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Am J Gastroenterol. 2000 Nov;95(11):3118-22.

Overuse of acid-suppressive therapy in hospitalized patients.

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Department of Medicine, Hospital of Saint Raphael, New Haven, Connecticut 06511, USA.



The aims of this study were 1) to determine the frequency of use and indications for prescription of acid-suppressive medications in hospitalized patients, and 2) to determine whether patients who are prescribed these medications for stress ulcer prophylaxis are prescribed them on hospital discharge.


The use of acid-suppressive medications (histamine-2 receptor antagonists, proton pump inhibitors, and barriers--specifically, famotidine, omeprazole, and sucralfate) was assessed in 226 patients admitted consecutively to a general medical nursing unit of an urban, community, teaching hospital. Chart review was undertaken to determine the type of medication used, timing of prescription, and indication for use.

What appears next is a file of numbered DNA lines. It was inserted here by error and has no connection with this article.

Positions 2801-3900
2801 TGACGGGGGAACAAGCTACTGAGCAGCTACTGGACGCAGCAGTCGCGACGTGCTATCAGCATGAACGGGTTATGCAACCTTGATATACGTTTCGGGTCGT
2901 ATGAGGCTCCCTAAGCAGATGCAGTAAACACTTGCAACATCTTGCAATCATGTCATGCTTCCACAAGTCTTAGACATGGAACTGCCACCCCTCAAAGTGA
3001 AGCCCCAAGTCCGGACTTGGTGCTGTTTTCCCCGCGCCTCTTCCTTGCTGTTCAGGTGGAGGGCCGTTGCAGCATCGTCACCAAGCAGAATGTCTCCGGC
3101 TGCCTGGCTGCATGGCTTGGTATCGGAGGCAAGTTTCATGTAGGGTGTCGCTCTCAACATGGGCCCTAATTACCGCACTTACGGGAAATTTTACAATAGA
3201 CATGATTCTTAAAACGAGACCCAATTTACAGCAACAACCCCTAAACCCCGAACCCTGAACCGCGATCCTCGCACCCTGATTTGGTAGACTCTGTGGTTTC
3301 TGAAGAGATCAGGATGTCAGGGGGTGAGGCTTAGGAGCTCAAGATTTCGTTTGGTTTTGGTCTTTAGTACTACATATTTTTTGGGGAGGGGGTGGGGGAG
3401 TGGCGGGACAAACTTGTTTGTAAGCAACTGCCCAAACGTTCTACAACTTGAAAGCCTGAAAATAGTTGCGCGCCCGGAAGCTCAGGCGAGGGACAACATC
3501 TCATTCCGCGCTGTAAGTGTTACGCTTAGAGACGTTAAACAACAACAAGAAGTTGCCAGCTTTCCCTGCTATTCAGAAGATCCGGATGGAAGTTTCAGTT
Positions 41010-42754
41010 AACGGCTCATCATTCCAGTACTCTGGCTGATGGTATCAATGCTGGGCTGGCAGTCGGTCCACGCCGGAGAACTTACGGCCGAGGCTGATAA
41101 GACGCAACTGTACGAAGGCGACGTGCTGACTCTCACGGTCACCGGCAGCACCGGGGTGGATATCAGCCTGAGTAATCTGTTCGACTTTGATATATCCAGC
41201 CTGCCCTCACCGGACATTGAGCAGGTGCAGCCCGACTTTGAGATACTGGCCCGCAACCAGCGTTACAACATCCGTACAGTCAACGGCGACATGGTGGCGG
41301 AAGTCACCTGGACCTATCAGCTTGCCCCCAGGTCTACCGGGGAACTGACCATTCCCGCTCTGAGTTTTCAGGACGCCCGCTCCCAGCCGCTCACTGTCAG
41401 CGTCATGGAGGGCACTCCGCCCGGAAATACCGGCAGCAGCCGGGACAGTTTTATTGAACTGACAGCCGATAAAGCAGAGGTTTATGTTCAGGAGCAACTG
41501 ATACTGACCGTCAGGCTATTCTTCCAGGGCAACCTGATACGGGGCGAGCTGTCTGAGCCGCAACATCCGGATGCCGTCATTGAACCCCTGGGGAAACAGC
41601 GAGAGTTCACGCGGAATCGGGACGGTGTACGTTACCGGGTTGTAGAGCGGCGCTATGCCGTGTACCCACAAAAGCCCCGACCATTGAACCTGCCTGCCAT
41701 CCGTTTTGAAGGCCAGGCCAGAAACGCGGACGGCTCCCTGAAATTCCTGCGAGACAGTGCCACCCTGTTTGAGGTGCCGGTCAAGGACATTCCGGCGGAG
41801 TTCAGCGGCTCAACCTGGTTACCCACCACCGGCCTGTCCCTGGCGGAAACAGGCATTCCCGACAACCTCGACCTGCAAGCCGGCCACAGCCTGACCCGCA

Of hospitalized patients, 54% were receiving acid-suppressive therapy. Histamine-2 receptor antagonists were used most frequently (62%). In all, 65% of prescriptions were not indicated as determined by consensus review. Among patients put on acid-suppressive therapy for ulcer prophylaxis, 55% were discharged on the therapy.


There is significant overuse of acid-suppressive therapy in hospitalized patients. The problem of placing low-risk patients on ulcer prophylaxis unnecessarily is compounded by discharging these patients with the medication.

[Indexed for MEDLINE]

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